A study is made of radiation-induced expansion/compaction in Pyrex and Hoya SD-2 glasses, which are used as substrates for MEMS devices. Glass samples were irradiated with a neutron fluence composed primarily of thermal neutrons, and a flotation technique was employed to measure the resulting density changes in the glass. Transport of Ions in Matter (TRIM) calculations were performed to relate fast (∼1 MeV) neutron atomic displacement damage to that of boron thermal neutron capture events, and measured density changes in the glass samples were thus proportionally attributed to thermal and fast neutron fluences. The trend for strain with thermal neutron fluence (n/cm2) was found to be a linear compaction of -2.8×10−20 for Pyrex and -1.0×10−21 for Hoya SD-2. For fast neutron fluence, the trend for strain was also linear: -6.1×10−21for Pyrex and -7.9×10−22 for Hoya SD-2. The measured radiation-induced compaction of Pyrex is found to agree with that of previous studies. To our knowledge, this work represents the first study of compaction in Hoya SD-2 with neutron fluence. Hoya SD-2 is of considerable importance to MEMS, owing to its close thermal expansivity match to silicon from 25-500 C.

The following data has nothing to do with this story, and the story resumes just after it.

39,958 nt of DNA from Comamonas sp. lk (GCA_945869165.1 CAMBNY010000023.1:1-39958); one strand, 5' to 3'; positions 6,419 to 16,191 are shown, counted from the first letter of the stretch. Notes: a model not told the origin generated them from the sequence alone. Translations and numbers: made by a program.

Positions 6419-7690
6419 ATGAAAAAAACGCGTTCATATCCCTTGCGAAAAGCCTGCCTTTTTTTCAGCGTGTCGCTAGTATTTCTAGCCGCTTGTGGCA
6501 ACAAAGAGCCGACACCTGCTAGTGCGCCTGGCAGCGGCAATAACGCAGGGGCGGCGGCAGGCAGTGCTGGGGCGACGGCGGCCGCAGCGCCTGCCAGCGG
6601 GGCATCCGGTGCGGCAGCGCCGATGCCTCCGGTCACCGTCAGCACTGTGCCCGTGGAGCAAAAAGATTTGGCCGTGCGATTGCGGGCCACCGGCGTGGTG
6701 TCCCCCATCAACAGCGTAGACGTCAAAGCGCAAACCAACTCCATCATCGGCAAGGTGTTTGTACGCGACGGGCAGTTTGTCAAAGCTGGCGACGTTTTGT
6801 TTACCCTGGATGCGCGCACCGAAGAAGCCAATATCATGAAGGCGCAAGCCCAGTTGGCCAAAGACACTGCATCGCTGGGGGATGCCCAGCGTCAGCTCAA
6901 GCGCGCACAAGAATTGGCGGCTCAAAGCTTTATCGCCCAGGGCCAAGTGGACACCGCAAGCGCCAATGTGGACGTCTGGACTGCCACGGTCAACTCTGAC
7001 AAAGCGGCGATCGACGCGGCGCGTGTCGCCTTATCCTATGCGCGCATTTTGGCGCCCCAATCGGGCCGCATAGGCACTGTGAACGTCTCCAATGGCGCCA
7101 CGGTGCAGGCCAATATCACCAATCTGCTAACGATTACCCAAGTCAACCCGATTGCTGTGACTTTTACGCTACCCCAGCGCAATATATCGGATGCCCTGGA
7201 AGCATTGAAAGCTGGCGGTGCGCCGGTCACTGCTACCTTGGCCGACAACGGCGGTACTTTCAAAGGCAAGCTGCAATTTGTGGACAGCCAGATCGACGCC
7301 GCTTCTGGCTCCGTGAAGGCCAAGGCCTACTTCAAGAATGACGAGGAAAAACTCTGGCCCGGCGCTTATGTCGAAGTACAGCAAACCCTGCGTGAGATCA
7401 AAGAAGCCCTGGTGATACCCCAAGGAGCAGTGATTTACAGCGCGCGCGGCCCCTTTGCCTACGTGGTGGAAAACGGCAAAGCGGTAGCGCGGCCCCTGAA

ZrO2 and HfO2 and their alloys with SiO2 are currently among the leading high-k materials for replacing SiOxNy as the gate dielectric for the sub-100 nm technology nodes. International SEMATECH (ISMT) is currently investigating integration issues associated with this required change in materials. Our work has focused on the integration of ALCVD deposited ZrO2 and HfO2 with an industry standard conventional MOSFET process flow with poly-Si electrode. Since the impact of contamination by these new high-k materials introduced in a production fab has not yet been established, it becomes very critical to prevent cross- contamination through the process tools in the fab. A baseline study was completed within ISMT's fab and appropriate protocols for handling high-k materials have been established. The integrated high-k gate stack in a conventional transistor flow should not only meet all the performance requirements of scaled transistors, but the gate dielectric film should be able withstand high-temperature anneal steps. Reactions between ZrO2 and Si have been observed at temperatures as low as 560°C (during the amorphous Si deposition process). Various wet chemistries were also evaluated for removing the high-k film inadvertently deposited on wafer backside, and it was found that ZrO2 etches at extremely slow rates in the majority of the common wet etch chemistries available in a fab. A new hot HF based process was found to be successful in lowering Zr contamination on the wafer backside to as low as 1.8 E10 atoms/cm2. The patterning of a high-k gate stack with poly-Si electrode is another area that required considerable focus. Various dry (plasma) etch and wet etch chemistries were evaluated for etching ZrO2 using both blanket films as well as wafers with patterned poly-Si gate over the high-k films. On the full CMOS flow device wafers, most of these wet chemistries resulted in severe pitting in the ZrO2 film remaining over the source/drain (S/D) areas, as well as in the Si substrate and the field oxide. A poly-Si gate over ZrO2 gate dielectric film was successfully patterned using the standard poly-Si gate etch (Cl2/HBr) for the main etch, followed by a combination of HF and H2SO4 clean for removing all of the ZrO2 remaining over the S/D area. This allowed the fabrication of low-resistance contacts to transistor S/D areas, which ultimately resulted in demonstration of functional transistors with high-k gate dielectric films.